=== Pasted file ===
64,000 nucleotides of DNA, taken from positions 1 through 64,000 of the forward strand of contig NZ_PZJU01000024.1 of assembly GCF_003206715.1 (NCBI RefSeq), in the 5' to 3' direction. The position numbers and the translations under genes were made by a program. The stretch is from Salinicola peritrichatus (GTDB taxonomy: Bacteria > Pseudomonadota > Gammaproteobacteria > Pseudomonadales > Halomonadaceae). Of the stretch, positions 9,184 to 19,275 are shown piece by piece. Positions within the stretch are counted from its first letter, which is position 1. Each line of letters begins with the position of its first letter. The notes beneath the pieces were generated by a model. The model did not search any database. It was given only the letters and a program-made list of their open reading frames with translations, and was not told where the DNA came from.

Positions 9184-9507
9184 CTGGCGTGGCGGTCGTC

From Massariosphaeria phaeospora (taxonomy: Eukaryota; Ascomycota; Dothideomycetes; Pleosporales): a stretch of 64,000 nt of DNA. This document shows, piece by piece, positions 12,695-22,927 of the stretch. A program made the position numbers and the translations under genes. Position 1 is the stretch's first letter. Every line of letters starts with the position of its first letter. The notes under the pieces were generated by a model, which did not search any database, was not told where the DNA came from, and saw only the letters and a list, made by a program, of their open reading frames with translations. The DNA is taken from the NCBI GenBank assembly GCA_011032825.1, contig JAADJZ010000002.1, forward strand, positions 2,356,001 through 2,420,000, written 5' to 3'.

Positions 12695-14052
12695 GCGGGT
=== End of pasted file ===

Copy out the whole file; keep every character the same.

64,000 nucleotides of DNA, taken from positions 1 through 64,000 of the forward strand of contig NZ_PZJU01000024.1 of assembly GCF_003206715.1 (NCBI RefSeq), in the 5' to 3' direction. The position numbers and the translations under genes were made by a program. The stretch is from Salinicola peritrichatus (GTDB taxonomy: Bacteria > Pseudomonadota > Gammaproteobacteria > Pseudomonadales > Halomonadaceae). Of the stretch, positions 9,184 to 19,275 are shown piece by piece. Positions within the stretch are counted from its first letter, which is position 1. Each line of letters begins with the position of its first letter. The notes beneath the pieces were generated by a model. The model did not search any database. It was given only the letters and a program-made list of their open reading frames with translations, and was not told where the DNA came from.

Positions 9184-9507
9184 CTGGCGTGGCGGTCGTC

From Massariosphaeria phaeospora (taxonomy: Eukaryota; Ascomycota; Dothideomycetes; Pleosporales): a stretch of 64,000 nt of DNA. This document shows, piece by piece, positions 12,695-22,927 of the stretch. A program made the position numbers and the translations under genes. Position 1 is the stretch's first letter. Every line of letters starts with the position of its first letter. The notes under the pieces were generated by a model, which did not search any database, was not told where the DNA came from, and saw only the letters and a list, made by a program, of their open reading frames with translations. The DNA is taken from the NCBI GenBank assembly GCA_011032825.1, contig JAADJZ010000002.1, forward strand, positions 2,356,001 through 2,420,000, written 5' to 3'.

Positions 12695-14052
12695 GCGGGT